Allison Faragher grew up playing soccer, having played in a club since she was young. She picked up the sport of basketball in middle school.
When she arrived at South Lyon her freshman year, Faragher’s mother encouraged her to pick up golf, joining what she described as a good program for learning the game.
In a time where specialization has become an integral part of the high school athletics experience, Faragher shattered that with the Lions, playing 12 consecutive sports seasons, earning 10 varsity letters in three different sports.
To the South Lyon athletic department, Faragher was most representative of the high school sports experience. The Lakes Valley Conference seemed to agree.
Faragher, along with Justin Meyer from Milford, were named as the LVC sports people of the year for 2020.
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To the conference Meyer and Faragher excelled both on their respective fields and in the classroom, showing what it takes to be a balanced, well-rounded student athlete.
Here is how they did it:
Finding her community
To Faragher, playing three sports, along with memberships in National Honors Society, Key Club, Ecology Club and the South Lyon Link Crew, takes a level of organization.
More importantly, though, high school athletics are how she built her community.
“A lot of my best friends played the same sports as me,” Faragher said. “Either going to our own games with my friends or going to football games with my friends. Just being able to experience all these things with other people who enjoy them too.
“I think it brings everyone together. I obviously don’t play football, but everyone gets like, there is so much spirit. Everyone gets so into it.”
But to her, the lasting legacy Faragher wants to be remembered for is her balance of everything she was a part of, and her drive to succeed in all aspects.
To her, that is why this award was so important. She said, when South Lyon athletic director Mike Teagan approached her about it, she was floored.
“It showed that other people saw what I was feeling, Faragher said. “I always knew that I was putting a lot of effort into everything, but it means a lot that someone else saw that too.”
To those younger, Faragher views herself as an example of not having to specialize in high school, of doing whatever amount of things you want to do in four years.
And now, heading into her freshman year at Michigan State, Faragher feels she will apply similar lessons to college.
“I just want people to know that they can do it all,” Faragher said. “They don’t have to choose only one sport to do. They can still do sports and still have time to hang out with their friends all the time. They can still do National Honors Society and other clubs. They can still have good grades.
“I just want people to know it’s possible to do what you want to do in high school.”
Finding an escape
As a soccer and basketball player, along with being a member of the track team, Meyer balanced each sport because it was something he enjoyed.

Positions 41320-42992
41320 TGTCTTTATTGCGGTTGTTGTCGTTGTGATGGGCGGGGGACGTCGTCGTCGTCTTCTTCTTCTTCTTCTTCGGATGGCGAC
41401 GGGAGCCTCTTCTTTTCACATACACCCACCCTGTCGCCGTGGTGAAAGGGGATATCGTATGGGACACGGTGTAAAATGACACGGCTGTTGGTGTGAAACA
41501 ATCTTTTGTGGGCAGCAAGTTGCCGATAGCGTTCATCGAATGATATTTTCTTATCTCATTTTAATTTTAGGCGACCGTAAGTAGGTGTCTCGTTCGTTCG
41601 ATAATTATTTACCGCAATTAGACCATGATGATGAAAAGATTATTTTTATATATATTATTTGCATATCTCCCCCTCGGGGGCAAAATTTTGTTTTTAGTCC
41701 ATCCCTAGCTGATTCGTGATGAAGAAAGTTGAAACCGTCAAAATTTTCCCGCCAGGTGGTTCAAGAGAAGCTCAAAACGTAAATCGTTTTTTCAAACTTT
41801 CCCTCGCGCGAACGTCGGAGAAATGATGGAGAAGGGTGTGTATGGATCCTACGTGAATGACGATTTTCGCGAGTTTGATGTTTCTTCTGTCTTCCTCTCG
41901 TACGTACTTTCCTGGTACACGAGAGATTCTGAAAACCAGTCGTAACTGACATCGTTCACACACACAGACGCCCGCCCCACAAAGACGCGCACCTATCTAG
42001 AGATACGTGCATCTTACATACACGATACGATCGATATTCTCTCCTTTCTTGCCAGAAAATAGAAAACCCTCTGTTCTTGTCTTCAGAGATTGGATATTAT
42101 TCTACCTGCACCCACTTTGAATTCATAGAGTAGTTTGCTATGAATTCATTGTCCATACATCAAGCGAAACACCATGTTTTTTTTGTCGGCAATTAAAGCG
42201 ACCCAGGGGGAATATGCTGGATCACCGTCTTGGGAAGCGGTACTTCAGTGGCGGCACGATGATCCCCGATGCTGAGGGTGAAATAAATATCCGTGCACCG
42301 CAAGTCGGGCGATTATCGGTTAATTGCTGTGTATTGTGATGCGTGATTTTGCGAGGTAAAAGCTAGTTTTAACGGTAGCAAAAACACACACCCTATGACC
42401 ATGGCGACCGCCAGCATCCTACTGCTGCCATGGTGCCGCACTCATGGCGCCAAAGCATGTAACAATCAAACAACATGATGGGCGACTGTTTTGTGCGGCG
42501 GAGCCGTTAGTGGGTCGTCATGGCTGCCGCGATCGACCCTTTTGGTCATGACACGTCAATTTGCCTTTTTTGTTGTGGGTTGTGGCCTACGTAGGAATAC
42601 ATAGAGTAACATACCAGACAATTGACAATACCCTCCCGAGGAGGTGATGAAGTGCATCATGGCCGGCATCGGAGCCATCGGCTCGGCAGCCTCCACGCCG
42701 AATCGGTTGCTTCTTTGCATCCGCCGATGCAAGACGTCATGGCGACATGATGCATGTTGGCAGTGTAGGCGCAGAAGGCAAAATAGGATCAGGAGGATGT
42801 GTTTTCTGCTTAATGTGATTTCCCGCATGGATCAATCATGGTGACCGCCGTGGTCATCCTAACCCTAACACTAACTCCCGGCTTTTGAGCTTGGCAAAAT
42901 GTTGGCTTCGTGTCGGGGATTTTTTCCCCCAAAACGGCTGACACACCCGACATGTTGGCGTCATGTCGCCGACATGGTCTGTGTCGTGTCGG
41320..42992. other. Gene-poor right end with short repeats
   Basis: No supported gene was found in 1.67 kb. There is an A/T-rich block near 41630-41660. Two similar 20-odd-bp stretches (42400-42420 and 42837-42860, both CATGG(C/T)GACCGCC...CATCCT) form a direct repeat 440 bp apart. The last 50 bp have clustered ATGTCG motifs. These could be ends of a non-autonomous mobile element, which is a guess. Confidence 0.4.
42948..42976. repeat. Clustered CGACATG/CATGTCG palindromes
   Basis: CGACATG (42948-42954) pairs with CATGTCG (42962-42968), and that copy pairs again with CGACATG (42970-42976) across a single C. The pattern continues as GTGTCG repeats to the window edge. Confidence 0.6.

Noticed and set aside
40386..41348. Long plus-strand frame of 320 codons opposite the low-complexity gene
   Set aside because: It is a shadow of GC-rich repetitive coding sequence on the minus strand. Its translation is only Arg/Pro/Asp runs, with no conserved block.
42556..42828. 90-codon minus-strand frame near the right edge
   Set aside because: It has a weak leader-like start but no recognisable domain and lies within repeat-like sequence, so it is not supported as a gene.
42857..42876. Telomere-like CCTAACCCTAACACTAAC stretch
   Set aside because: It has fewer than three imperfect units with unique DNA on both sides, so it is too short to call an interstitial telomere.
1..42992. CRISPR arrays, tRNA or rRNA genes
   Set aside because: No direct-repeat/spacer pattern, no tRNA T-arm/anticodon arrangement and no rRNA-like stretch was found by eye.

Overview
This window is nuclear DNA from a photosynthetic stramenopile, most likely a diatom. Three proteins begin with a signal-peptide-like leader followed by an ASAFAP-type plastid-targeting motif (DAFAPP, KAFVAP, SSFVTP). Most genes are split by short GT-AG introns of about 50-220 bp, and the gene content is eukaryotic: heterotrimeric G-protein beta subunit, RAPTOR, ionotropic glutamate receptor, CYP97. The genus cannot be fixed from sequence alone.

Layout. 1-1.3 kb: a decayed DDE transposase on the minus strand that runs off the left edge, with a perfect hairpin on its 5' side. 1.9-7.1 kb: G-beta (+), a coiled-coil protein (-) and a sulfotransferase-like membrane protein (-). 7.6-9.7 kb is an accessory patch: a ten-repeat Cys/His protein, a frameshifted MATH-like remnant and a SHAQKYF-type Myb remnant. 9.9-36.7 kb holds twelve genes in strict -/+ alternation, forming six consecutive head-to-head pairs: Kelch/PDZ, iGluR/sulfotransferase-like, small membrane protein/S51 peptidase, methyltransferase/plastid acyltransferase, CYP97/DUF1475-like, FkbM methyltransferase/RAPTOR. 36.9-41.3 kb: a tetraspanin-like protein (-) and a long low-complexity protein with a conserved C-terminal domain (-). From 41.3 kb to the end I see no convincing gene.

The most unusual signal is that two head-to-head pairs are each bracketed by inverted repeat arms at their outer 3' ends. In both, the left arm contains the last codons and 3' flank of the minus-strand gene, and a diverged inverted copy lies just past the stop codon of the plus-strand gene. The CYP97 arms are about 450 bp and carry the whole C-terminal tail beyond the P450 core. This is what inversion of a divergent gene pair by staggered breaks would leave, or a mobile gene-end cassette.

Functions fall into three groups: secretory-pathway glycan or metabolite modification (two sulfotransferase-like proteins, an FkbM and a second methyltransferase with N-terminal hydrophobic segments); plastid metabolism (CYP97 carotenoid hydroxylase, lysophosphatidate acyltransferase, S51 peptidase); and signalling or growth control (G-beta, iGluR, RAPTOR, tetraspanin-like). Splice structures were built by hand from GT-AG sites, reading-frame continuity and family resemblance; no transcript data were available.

“It’s more of, if you are going to put that much time into it, definitely make it something you enjoy and have fun with,” Meyer said. “For me, sports is just something I really love.”
While sports served as a place to meet people with common interests and goals and allowed him a chance to represent his high school, one of the biggest factors for Meyer was what sports did for him outside of the classroom.
Sports allowed him an opportunity to get away for a bit.
“Also, for me, sports kind of served as a stress reliever,” Meyer said. “If I have a big test coming up or a big project, I kind of go into practice after school, have some fun, mess around, work hard, but sports are fun for me. It will help me relieve stress from what I’m thinking about in school and that helps me get back to work easier.”
Meyer finished at Milford at the top of his senior class, also becoming a significant member of DECA and the National Honors Society.
Starting his freshman year as an engineering student at Michigan in the fall, Meyer will not play sports with the Wolverines officially, but plans to play intramural sports on campus.
However, he said, he will always remember the moments he spent on the fields and courts for Milford, including his final game in a basketball jersey: a first-round playoff loss to Walled Lake Northern.
However, with the pandemic canceling each game after the first round, Meyer said he was just thankful for a sense of finality to his high school athletic career.
“For us, at least, even though we lost, I feel like it was completion. We finished it. The season was over,” Meyer said. “The guys, they could have kept going with that mystery of maybe being able to keep going would have made me uneasy. I guess the completion of being able to finish the season was kind of cool.”
Contact reporter Colin Gay at email@example.com or 248-330-6710. Follow him on Twitter @ColinGay17. Send game results and stats to Liv-Sports@hometownlife.com.